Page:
GAZA CITY AND JERUSALEM — Much of Gaza City fell into darkness Thursday night after an Israeli blockade, tightened in response to Palestinian hostilities, caused the city's electricity plant to run critically low on fuel and shut down.
Israel also barred 30 truckloads of relief supplies from entering the Gaza Strip, leaving a United Nations agency without food to distribute to needy families that make up half the Palestinian territory's 1.5 million people.
For The Record
Los Angeles Times Tuesday, November 18, 2008 Home Edition Main News Part A Page 2 National Desk 1 inches; 35 words Type of Material: Correction
Gaza electricity: An article in Friday's Section A about an Israeli blockade that caused a Gaza Strip electricity plant to shut down said the plant had a 140,000-megawatt capacity. The plant's capacity is 140 megawatts.
The partial blackout and the food shortage were the most severe consequences of recent hostilities that have shattered a 5-month-old cease-fire along Israel's border with Gaza. With the cease-fire accord due to expire next month, Israel and Hamas, the Islamic group that governs Gaza, appeared to be bracing for another round of heavy fighting.
Hundreds of Palestinians in Gaza City joined a candlelight march, organized by a Hamas-backed group, to protest what they called an Israeli siege.
"This is a crime against innocent civilians," said Ziad Abu Khousa, 23, who wondered aloud how he and other students at Gaza City's Islamic University could manage to study for midterm exams without lights at night. "Half the population of Gaza are women and children, and they have nothing to do with the fighting."
Many refugees of the 1948 war over Israel's creation and their descendants live in shantytowns, and nearly all depend on the U.N. for flour, sugar, rice, canned meat and other staples, delivered from Israel.
Neither the Israelis nor the Palestinians have renounced the cease-fire. But Hamas has permitted sporadic rocket fire into Israel, and Israeli forces this month have made two brief pinpoint raids into Gaza, killing 10 militants.
As required by the cease-fire deal, Israel in June began easing a blockade it had imposed last year when Hamas took control of the Gaza Strip after the collapse of a powersharing deal with Fatah, a more moderate, U.S.-backed Palestinian group.
But on Nov. 4, after discovering a cross-border tunnel dug by Gaza militants, Israel shut down the commercial crossings where basic goods pass into Gaza. Israeli authorities allowed in a limited amount of fuel on Tuesday.
John Ging, director of the U.N. Relief and Works Agency operations in Gaza, said the Defense Ministry had promised late Wednesday that it would allow the 30 truckloads of food and other humanitarian supplies to cross Thursday.
But at midday Thursday, Defense Minister Ehud Barak ordered the border crossings to remain closed. The truck convoy was turned back, ministry spokesman Peter Lerner explained, because of "continued rocket fire and security threats at the crossings."
Palestinian militants fired eight rockets and several mortar shells into southern Israel during the day. No one was wounded in the attacks.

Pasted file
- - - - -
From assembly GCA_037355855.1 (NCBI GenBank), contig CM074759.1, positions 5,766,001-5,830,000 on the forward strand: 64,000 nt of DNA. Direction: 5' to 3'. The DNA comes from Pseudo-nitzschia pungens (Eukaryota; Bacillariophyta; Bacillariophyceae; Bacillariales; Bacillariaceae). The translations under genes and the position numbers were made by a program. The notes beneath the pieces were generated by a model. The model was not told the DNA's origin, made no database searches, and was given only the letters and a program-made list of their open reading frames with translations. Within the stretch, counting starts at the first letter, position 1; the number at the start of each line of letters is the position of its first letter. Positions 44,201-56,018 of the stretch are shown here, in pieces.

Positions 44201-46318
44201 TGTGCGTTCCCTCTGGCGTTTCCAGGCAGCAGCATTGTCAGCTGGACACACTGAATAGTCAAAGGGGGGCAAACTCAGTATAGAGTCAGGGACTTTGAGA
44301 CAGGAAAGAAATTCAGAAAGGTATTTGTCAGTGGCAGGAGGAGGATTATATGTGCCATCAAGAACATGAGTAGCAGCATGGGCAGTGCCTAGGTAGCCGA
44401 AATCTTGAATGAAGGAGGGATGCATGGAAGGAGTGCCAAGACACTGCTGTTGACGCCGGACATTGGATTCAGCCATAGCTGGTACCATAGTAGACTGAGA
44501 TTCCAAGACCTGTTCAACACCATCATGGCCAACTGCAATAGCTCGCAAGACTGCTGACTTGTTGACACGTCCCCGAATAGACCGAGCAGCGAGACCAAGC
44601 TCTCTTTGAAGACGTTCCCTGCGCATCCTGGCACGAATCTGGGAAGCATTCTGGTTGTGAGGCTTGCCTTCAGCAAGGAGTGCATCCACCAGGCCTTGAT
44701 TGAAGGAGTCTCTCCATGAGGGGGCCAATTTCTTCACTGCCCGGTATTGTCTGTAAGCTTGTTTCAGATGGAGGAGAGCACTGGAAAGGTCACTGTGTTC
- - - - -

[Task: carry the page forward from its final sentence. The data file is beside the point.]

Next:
Amos Gilad, a senior Defense Ministry official, said the main concern behind the decision was an intelligence report that Gaza militants planned to attack one of the border crossings, which are guarded by Israeli soldiers.
"Israel is working to prevent the occurrence of a humanitarian crisis in Gaza but will not endanger its soldiers," Gilad told Israel Radio.
For the same reason, Israel halted a planned delivery Thursday of fuel to the Gaza power plant, which supplies electricity to about two-thirds of Gaza City's 480,000 people. The 140,000-megawatt plant runs on diesel purchased in Israel by the European Union and shipped across the border.
The rest of the city and Gaza Strip run on electricity bought directly from Israel and delivered over power lines not affected by the tightening of the blockade.
Kanaan Ebed, deputy head of the Palestinian Power Authority, issued an appeal to Western governments to press Israel to allow fuel delivery to the plant.
Large swaths of Gaza City went dark after the last generator shut down about 7 p.m. Candles burned in most homes. But about half the affected shops cranked up generators, fueled by diesel smuggled from Egypt.
"We were starting to feel some power cuts last week, and we managed to buy some Egyptian fuel," said Bassam Abu Amsha, 35, standing behind the counter of his lighted pastry shop. "But it's only enough for a couple of days."
Egypt, cooperating with Israel, has kept its border with Gaza closed. The easing of the blockade under the cease-fire terms was applied only at Israeli crossings.
But smugglers have dug dozens of tunnels under the Egypt-Gaza border. Many Gaza businesses, hospitals and homes with generators have stocked up on large plastic containers of Egyptian diesel.
Ging said his U.N. agency distributed the last of its stocks Thursday, leaving it unable to continue the handouts Saturday unless the trucks get through. (The agency does not hand out food on Fridays.) He said the United Nations, which has been distributing food in Gaza for 60 years, had never run out of supplies.
"This is a tragic situation, a man-made crisis," Ging said. "I understand the security challenge at the border, but this challenge has to be overcome. International law requires that civilians in a conflict zone must have access to the goods they need to survive."
Ging said he was in "continuous contact with the Israeli government, but they're unable to give us any clarity on when we'll get some relief."